The Kenya Airports Authority (KAA) is on the spot over Sh413.5 million it paid consultants and law firms, and ground-breaking for the terminated Greenfield Terminal at the Jomo Kenyatta International Airport (JKIA).
The termination of the contract saw taxpayers fork out Sh4.3 billion to pay a Chinese contractor who did zero job on the project.
Auditor General Edward Ouko says a review of the project revealed that as at June 30, 2017, the contractor had been paid a total of Sh4,310,901,806 while Sh216.1 million ($1292,513) had been paid to the consultant but there was no evidence of work done.
A further Sh75 million was spent on groundbreaking ceremony that was officiated by President Uhuru Kenyatta in June 2014.
KAA in 2013 awarded Anhui Construction Engineering Group Ltd in a joint venture with China Aero-Technology International Engineering Corporation the tender to build new Greenfield Terminal Package 5 at a sum of Sh64,745,354,325 ($653,782,815).
The project was for construction of a new terminal building of 8.7 million capacity passengers per year and floor area of 178,000 square-metres.
On March 9, 2016, KAA terminated the contract and asked Anhui to vacate the site that would have seen construction of 50 international and 10 domestic check points, 32 contact and eight remote gates, associated apron with 45 stands and linking taxiways.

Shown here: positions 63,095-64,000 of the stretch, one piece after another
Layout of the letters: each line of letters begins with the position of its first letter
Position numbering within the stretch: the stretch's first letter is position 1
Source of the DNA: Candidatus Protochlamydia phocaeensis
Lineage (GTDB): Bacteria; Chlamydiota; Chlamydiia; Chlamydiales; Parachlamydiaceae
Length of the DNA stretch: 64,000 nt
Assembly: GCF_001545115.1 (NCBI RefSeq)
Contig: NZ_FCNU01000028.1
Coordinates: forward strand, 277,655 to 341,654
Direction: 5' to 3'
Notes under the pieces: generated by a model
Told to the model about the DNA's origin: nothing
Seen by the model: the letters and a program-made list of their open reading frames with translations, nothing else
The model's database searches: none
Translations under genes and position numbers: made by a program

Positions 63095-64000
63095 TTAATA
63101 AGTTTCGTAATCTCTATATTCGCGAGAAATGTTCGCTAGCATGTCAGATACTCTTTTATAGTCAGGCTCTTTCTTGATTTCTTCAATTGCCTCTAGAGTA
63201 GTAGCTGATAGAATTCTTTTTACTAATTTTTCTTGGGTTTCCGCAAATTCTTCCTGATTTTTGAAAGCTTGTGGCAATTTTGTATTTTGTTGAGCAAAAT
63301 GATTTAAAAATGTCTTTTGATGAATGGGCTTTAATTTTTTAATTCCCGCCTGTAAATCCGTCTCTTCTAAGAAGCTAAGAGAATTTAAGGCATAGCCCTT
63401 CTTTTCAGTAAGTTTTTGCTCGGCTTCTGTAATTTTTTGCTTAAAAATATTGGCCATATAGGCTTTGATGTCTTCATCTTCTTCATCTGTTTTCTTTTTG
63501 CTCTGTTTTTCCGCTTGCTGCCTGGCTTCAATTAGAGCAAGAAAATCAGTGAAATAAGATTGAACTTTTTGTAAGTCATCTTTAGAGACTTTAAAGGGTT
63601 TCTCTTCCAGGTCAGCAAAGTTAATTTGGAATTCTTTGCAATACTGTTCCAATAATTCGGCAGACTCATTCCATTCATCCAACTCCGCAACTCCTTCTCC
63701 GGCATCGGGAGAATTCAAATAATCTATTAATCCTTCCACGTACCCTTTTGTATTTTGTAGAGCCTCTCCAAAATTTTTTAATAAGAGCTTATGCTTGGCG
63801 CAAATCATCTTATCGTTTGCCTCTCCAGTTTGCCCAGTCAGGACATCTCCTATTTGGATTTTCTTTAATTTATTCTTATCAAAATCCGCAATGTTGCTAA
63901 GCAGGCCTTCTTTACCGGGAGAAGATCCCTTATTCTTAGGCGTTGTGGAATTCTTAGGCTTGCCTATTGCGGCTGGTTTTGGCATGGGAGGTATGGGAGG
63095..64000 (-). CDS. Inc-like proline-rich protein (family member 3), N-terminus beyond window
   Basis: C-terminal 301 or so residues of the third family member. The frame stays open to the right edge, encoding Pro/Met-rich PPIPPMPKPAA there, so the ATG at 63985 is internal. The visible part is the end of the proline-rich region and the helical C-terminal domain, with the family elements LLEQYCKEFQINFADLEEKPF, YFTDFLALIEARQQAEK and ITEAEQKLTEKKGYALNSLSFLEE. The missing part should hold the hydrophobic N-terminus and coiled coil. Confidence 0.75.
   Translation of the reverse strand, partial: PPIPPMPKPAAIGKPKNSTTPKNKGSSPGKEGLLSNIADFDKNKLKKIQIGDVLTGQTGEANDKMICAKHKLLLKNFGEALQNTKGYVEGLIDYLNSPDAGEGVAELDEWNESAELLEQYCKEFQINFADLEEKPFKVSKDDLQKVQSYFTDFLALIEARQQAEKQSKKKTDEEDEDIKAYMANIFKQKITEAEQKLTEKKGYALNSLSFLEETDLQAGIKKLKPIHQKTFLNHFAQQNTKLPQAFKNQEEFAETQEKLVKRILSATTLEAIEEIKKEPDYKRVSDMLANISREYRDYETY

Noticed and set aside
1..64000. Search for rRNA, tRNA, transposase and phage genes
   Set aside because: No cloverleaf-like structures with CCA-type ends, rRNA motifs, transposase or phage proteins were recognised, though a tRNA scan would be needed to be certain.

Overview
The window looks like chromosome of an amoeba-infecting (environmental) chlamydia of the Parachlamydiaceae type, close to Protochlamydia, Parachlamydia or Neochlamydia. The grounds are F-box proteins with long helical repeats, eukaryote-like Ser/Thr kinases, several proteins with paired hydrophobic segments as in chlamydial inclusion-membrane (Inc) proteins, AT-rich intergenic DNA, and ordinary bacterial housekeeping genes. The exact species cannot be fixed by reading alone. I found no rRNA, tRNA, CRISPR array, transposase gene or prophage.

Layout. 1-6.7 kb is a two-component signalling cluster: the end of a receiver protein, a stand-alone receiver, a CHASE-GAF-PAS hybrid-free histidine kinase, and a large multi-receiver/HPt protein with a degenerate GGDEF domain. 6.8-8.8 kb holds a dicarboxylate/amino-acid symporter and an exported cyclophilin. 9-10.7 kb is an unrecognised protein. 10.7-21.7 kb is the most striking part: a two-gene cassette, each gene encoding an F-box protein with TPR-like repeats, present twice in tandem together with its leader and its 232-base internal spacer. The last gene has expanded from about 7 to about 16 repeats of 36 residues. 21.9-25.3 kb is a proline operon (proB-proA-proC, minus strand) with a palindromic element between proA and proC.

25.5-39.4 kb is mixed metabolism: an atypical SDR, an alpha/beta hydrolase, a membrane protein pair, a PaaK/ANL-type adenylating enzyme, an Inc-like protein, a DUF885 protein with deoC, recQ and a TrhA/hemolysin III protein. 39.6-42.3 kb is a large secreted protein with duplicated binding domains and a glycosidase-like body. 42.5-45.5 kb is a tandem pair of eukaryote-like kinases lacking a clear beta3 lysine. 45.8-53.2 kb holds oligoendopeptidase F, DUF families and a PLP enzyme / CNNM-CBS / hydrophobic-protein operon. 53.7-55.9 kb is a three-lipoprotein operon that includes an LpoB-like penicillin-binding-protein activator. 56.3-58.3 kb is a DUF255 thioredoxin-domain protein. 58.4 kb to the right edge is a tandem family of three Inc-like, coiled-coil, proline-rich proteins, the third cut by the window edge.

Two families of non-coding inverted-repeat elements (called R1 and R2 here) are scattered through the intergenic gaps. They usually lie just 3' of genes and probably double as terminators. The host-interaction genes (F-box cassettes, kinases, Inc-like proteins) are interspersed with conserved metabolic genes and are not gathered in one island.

The project was to be implemented on design-and-build but was terminated on grounds that the contract was void from the beginning.
Mr Ouko noted that PriceWaterhouseCoopers (PwC) were contracted to provide technical advisory service on the project financing at Sh29,777,268 and the contract later terminated in unclear circumstances.
“The firm presented an invoice of Sh19,356,693 but was later paid Sh7,444,882 after negotiations but this amounts to nugatory expenditure,” Mr Ouko said in a qualified audit report of KAA’s books of accounts for the year to June 2017.
He said a review of the project file and board of directors minutes for the year under review revealed that the management appointed Amolo & Gacoka Advocates to represent them in a dispute arising from the project termination.
Mr Ouko said it was not explained how the advocates were identified and their terms of engagement. He said on January 17, 2017, a representative of the advocates who was present in a special board of directors meeting requested approval to engage an international firm with expertise in quantum to conduct analysis of the value of work undertaken by the contractor and the same was granted.
“Subsequently, the advocates engaged White and Case/Blackrock for the exercise at a fee of $1,158,520 (Sh115.8 million),” Mr Ouko said.
He said it was not clear why the management sought the services of foreign consultants for valuation which could have been agreed between the authority’s engineers and the contractor/consultants,” Mr Ouko said.
“In the circumstance, it was not possible to confirm if value for money has been realised from resources already paid under the project and amounts that may become payable under the ongoing dispute,” Mr Ouko said.